More recent analyses show that not all new leukemias arising in patients post-transplant (i.e., distinct leukemias rather than relapse of the original disease) are derived from the donor. Some of these leukemias can be of recipient origin, supporting the concept that the microenvironment plays an important role in whether a patient develops a malignancy.5

At this time, then, I would still perform alloHCT with donors with CH, certainly in the absence of an alternative stem cell source.

Todd E. Druley, MD, PhD: I would counter that we should avoid transplanting patients with CH because we do not understand all the implications of CH on the short- and long-term health of transplant recipients.

Data from a 2019 study by Frick and colleagues in Germany showed that receiving donations from related stem cell donors who were 55 or older and had CHIP was associated with a high incidence of chronic graft-versus-host disease (GVHD). This often required intensive therapy.6 We also have evidence that CH by itself correlates with atherosclerosis, which can lead to heart attacks and cardiac dysfunction.7

We have plenty of evidence to suggest that clonal mutations have significant adverse effects on long-term outcomes of patients undergoing alloHCT. If we must transplant hematopoietic stem cells from donors with known CH, we need to be quite cautious.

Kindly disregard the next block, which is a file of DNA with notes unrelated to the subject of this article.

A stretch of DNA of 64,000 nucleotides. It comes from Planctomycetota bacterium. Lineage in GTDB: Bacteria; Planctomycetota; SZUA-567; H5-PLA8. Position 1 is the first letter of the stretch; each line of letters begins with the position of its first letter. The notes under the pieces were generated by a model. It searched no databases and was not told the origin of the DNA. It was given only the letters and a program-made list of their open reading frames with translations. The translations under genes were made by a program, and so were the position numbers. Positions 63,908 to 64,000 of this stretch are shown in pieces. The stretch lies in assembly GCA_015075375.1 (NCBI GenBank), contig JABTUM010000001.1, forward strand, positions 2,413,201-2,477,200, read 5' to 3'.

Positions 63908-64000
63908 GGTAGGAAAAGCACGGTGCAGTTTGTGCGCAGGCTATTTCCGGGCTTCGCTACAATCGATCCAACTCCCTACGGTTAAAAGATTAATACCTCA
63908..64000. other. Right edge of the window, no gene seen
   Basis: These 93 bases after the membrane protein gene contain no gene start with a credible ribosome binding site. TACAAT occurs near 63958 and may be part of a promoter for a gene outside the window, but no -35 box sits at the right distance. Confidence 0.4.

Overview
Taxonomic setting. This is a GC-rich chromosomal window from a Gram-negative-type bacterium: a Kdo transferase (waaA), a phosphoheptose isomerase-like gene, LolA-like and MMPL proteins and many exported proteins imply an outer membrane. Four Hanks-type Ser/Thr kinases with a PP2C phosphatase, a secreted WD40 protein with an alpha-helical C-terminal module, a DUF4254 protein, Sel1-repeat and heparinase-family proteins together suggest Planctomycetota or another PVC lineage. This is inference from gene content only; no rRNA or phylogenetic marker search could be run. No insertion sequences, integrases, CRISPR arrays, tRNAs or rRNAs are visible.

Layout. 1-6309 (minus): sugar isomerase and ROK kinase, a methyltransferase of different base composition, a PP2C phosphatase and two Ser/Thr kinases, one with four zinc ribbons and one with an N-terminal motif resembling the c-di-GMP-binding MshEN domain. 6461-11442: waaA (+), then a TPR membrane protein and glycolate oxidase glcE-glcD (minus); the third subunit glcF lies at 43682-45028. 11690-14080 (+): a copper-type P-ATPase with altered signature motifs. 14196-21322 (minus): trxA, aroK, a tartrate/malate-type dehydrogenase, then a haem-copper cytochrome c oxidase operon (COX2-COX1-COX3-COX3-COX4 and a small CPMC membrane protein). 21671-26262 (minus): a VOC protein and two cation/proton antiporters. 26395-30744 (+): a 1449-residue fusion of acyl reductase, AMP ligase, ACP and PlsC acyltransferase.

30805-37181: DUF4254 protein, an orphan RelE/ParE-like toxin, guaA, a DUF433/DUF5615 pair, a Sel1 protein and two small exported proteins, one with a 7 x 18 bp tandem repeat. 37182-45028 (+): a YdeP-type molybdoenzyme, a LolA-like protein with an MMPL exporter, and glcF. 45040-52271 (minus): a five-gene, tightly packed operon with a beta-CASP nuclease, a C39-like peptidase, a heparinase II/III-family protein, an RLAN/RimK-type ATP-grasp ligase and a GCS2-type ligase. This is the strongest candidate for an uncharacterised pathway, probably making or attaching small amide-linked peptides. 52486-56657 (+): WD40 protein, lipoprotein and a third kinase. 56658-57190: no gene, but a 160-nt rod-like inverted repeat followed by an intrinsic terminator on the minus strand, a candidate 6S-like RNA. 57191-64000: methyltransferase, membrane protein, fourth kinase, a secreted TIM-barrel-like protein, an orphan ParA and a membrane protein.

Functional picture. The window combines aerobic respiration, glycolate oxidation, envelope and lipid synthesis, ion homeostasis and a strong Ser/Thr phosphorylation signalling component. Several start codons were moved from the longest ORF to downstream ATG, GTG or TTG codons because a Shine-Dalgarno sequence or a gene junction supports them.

Dr. Deeg: In reference to the study by Frick and colleagues, while the data demonstrated a higher incidence of chronic GVHD with donors with CH, it also showed that recipients had a lower incidence of relapse or progression, so the overall mortality was similar. So, there was a trade-off.

Dr. Druley: The other issue is that, even if we do screen for CH, there is a debate about how CH is defined. The original paper demonstrating that CH was associated with adverse outcomes looked at more than 17,000 individuals, many of whom had type 2 diabetes.1 The authors performed whole-exome sequencing from these individuals and none had myeloid leukemia, but a substantial percentage had mutations associated with myeloid leukemia in the bloodstream. The sequencing method used by the investigators had a limit of detection of only 2 to 3%, so CH was defined as a VAF of ≥2%. The investigators reported an approximate 1% increase in the risk of acute myeloid leukemia or other hematological malignancies per year for individuals with CH at these levels.

Since that threshold was suggested, I, and others, have argued that 2% is not a biological threshold but more of a technical threshold. Clones may occur at lower frequencies and have significance or at higher frequencies and have negligible impact.